The teen killed himself by throwing himself from a balcony. According to reports, he left two messages to his family apologizing. But constant bullying, including text messages on his phone proved to be too much for the teen as he felt he had no one to turn to.
One of the messages read: “I am a homosexual, no one understands my drama and I do not know how to make it acceptable to my family.”
This was a tragedy to family and friends because they didn’t know anything was wrong but often the signs are there but are not clearly seen. Often times, teens are afraid to open up with parents out of fear of non-acceptance and also a fear of being bullied further.
As anti-gay bullying continues to be an issue around the world, there is more urgency for something to be done. Here in America, strides are being made to prevent bullying and bring awareness to youth about the consequences of bullying, but in other countries like Italy, protections against anti-discrimination are further behind.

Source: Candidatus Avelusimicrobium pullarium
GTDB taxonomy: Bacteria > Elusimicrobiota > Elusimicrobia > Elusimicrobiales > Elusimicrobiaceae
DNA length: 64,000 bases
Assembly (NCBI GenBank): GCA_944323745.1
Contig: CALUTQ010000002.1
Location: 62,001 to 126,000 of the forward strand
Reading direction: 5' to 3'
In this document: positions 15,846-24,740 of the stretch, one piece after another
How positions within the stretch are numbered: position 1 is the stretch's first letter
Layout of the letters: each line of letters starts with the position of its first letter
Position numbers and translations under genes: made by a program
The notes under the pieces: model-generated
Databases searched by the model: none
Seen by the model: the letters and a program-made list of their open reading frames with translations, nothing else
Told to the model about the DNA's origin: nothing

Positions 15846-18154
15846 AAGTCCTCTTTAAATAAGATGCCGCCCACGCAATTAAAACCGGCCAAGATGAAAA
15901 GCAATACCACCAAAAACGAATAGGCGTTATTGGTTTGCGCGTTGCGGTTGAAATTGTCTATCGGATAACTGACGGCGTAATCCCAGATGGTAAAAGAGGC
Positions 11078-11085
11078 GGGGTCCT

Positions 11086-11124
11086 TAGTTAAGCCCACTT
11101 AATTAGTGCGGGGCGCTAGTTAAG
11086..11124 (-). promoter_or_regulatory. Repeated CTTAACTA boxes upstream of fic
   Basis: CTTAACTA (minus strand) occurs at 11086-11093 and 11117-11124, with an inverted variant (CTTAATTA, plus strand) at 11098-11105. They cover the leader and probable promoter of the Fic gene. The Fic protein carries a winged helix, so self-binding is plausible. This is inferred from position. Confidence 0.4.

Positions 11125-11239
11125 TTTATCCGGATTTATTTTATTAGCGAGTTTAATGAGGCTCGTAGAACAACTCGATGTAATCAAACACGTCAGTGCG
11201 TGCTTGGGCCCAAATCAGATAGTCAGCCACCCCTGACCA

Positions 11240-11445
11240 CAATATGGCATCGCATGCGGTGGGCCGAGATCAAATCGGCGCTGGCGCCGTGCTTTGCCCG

Just last July, the Lower House of Italy’s Parliament announced that it would begin debating a bill that would make homophobic discrimination a crime but in the meantime there are no protections against anti-gay discrimination and same-sex marriages and civil partnerships are not recognized so acceptance of homosexuality in the country seems a long ways away.
But perhaps with this recent suicide, and a another suicide by another teen back in 2012 who hung himself because of anti-gay bullying, legislation push up their debate on creating a bill that will protect LGBT people in Italy.
It is just not a human rights issue; it is also about the freedom of living.